The parade of social-media bucks is underway. Every day now, more trail-cameras are appearing in the woods, and so are the photos they capture, especially big bucks in velvet and big bachelor groups of bucks that posed for a squad photo.
For example, Brian Grossman posted new photos of a really nice public-land buck he caught using a mock scrape recently in Georgia. Nick Pinizzotto said he was only getting middle-aged bucks, until August 1 when a more impressive – and even palmated – buck walked down “Buck Alley” in Pennsylvania (see Nick’s photo above). Mark Kenyon of Wired to Hunt shared some great Iowa bucks and said, “Can’t beat this time of year and all the blissfully high hopes.”
Good for y’all. Really. Enjoy your bliss. Me, on the other hand, I’ve had my cellular cameras in summer monitoring locations since May, and I’m getting mostly does, fawns, yearling bucks, and several bachelor groups of armadillos. But I’m not worried about it, and if you’re not seeing lots of bucks or any big bucks, you shouldn’t worry either. I’m here with good scientific explanations, and they don’t have anything to do with actual numbers of bucks in the area.
A likely explanation is this: Bucks move less and cover less real estate in summer than any other season. Most of them contract their movements into vacation condominiums for the summer months, leaving a lot of their year-round home range unvisited for a while. Unless you’ve got so many cameras in the woods that you’re monitoring every corner of the land you hunt, it’s relatively easy to place a camera in a void between these smaller summer ranges that isn’t going to be visited right now. And if you hunt a very small property, all of your woods might lie in one of these voids.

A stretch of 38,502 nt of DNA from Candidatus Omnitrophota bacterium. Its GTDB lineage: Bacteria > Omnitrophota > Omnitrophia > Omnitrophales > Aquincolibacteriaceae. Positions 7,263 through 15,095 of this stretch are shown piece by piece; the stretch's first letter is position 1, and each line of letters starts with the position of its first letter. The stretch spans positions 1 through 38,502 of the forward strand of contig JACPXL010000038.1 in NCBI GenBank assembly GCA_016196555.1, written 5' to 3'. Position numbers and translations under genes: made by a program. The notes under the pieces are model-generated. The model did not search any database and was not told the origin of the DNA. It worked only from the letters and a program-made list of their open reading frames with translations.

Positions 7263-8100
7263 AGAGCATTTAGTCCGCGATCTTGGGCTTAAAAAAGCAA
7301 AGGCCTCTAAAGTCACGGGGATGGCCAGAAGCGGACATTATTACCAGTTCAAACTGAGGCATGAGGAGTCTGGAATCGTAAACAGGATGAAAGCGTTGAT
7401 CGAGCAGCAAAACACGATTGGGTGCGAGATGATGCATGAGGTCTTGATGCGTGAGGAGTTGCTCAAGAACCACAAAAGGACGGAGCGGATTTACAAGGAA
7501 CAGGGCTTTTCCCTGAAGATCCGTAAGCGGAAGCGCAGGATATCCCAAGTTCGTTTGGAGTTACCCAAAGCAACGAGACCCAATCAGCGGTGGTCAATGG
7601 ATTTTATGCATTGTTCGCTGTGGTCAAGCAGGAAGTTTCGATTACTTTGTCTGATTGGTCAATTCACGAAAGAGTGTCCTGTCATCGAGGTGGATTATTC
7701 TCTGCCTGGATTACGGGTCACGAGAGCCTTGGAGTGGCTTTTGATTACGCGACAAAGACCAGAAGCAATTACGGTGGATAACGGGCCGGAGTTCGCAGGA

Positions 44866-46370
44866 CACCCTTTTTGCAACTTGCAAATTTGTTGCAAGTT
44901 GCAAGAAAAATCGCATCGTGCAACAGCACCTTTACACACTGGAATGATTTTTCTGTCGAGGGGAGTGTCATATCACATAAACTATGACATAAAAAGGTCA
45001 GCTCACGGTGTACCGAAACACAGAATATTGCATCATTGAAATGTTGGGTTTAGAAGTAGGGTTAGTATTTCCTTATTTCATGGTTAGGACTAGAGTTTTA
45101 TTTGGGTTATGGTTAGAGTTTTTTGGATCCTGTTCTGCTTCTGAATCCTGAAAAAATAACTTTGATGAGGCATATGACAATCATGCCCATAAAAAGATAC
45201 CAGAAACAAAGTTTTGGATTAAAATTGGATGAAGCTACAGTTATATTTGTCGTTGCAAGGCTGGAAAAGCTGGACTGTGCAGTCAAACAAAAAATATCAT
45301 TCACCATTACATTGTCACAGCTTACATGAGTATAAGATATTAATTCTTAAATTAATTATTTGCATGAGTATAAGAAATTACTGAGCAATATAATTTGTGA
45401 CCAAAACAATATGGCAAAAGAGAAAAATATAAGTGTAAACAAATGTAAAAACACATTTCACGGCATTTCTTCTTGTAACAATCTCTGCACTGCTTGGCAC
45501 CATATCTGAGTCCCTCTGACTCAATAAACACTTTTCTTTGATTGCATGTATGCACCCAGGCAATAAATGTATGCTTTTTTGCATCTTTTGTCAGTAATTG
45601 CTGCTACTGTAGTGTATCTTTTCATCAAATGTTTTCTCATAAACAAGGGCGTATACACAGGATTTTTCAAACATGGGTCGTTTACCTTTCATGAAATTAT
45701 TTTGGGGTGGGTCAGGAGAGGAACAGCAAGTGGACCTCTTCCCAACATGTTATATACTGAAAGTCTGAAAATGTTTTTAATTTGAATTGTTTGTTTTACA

Just how much do adult bucks contract their movements in summer? Several scientific studies using GPS tracking collars have examined seasonal range use of bucks age 2½ or older. Let’s look at a few.
Keep in mind that researchers generally define “home range” as the space where they find 95% of the GPS locations, and they define “core area” as the space within that home range where a deer spends 50% of all its time.
Study A: Louisiana
Taylor Simoneaux earned his master’s degree from the University of Georgia with a study published in 2015 that tracked 25 bucks age 2½ or older in northeast Louisiana’s Tensas River National Wildlife Refuge.
- Summer home-range average: 513 acres (ranging from 187 to 1,005 acres)
- Summer core-area average: 108 acres (ranging from 37 to 214 acres)
- Fall/winter home-range average: 822 acres (ranging from 74 to 2,107 acres)
- Fall/winter core-area average: 180 acres (ranging from 14 to 546 acres)
Study B: Pennsylvania
In study results published in 2014, Andy Olson of the University of Georgia tracked 15 bucks age 3½ or older in unbroken hardwood forests of Pennsylvania.
- Summer home-range average: 415 acres
- Summer core-area average: 59 acres
- Fall home-range average: 907 acres
- Fall core-area average: 116 acres
Study C: Maryland
In 2007, James Tomberlin of North Carolina State University tracked 15 bucks age 2½ or older on a study site with about an equal mix of big agriculture and hardwood forest in Maryland.
- Summer home-range average: 284 acres
- Fall home-range average: 736 acres
- Summer core-area average: 35 acres